Just over 11 months ago I started interviewing people about joy.

I ask 2 basic questions:

  • what is joy to you? What does it mean to you?
  • How important is it to you?

On facebook (@laughteryogawithjoe) these have been viewed 48,027 times.

They are also on YouTube https://www.youtube.com/user/joehoare27.

I have asked many people from the laughter yoga community and many other wellbeing and spiritual pioneers including:

‘Extreme Pilgim’ Peter Owen Jones https://youtu.be/u_-5jnTYBFY

‘Peace Pilgrim’ Satish Kumar https://youtu.be/TNiMPnFRhbY

‘Spiritual Whisperer’ William Bloom https://youtu.be/tGUoYEOxTX4

‘Kindness’ author Dr David Hamilton PhD https://youtu.be/j4yMbokLiL4

‘Laughter Yoga Guru’ Dr Madan Kataria https://youtu.be/IpA2MxVvkx4

One answer in common is joy is an inside job.

I hope their experiences inspire you to look inside.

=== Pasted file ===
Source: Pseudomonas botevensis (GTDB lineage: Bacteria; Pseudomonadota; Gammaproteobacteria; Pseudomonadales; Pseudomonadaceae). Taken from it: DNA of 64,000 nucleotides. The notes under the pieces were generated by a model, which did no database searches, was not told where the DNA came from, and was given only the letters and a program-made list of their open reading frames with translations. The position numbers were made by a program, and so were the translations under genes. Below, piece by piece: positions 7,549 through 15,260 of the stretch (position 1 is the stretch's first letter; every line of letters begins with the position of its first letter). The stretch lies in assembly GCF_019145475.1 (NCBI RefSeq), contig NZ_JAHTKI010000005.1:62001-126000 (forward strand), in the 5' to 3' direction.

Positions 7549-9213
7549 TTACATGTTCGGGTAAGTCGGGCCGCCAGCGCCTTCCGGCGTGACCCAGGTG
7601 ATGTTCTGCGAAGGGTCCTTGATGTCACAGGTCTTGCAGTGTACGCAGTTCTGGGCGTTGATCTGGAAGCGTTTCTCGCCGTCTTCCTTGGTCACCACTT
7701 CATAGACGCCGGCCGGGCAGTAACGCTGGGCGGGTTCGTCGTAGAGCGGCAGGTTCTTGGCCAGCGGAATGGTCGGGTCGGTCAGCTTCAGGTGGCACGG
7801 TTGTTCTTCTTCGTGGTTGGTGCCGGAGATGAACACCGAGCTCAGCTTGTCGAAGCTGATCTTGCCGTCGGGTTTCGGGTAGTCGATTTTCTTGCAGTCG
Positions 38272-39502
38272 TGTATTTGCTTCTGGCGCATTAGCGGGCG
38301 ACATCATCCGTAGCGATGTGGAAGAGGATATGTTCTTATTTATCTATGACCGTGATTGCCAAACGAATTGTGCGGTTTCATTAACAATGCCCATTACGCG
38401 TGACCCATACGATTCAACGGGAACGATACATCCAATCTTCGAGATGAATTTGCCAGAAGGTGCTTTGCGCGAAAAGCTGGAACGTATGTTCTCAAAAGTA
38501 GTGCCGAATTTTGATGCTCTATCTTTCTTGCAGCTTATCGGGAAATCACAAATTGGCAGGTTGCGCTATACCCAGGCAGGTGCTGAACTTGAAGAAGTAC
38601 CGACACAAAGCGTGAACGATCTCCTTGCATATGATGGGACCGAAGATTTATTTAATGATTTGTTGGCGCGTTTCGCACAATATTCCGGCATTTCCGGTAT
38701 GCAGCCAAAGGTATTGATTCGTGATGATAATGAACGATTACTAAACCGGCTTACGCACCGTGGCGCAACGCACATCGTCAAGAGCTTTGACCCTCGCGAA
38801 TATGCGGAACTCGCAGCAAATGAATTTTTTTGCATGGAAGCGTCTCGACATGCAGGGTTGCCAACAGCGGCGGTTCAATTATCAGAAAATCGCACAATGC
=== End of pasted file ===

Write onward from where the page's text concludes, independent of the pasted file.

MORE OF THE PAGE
www.joehoare.co.uk

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Why make laughter yoga joyous?

Here is a case for making laughter yoga joyous.

As we probably all know and remember, the benefits of laughter come from the act of laughter itself.

However, according to the 2013 report from the European Pain Federation Congress, increased pain tolerance is experienced through ‘real’ (Duchenne) delight when the laughter ‘comes from the heart’ (the link is ‘additional resources’ below).

The Norman Cousins ‘Anatomy of an Illness’ experience is based on the genuine hearty laughter he practised and experienced during his recovery.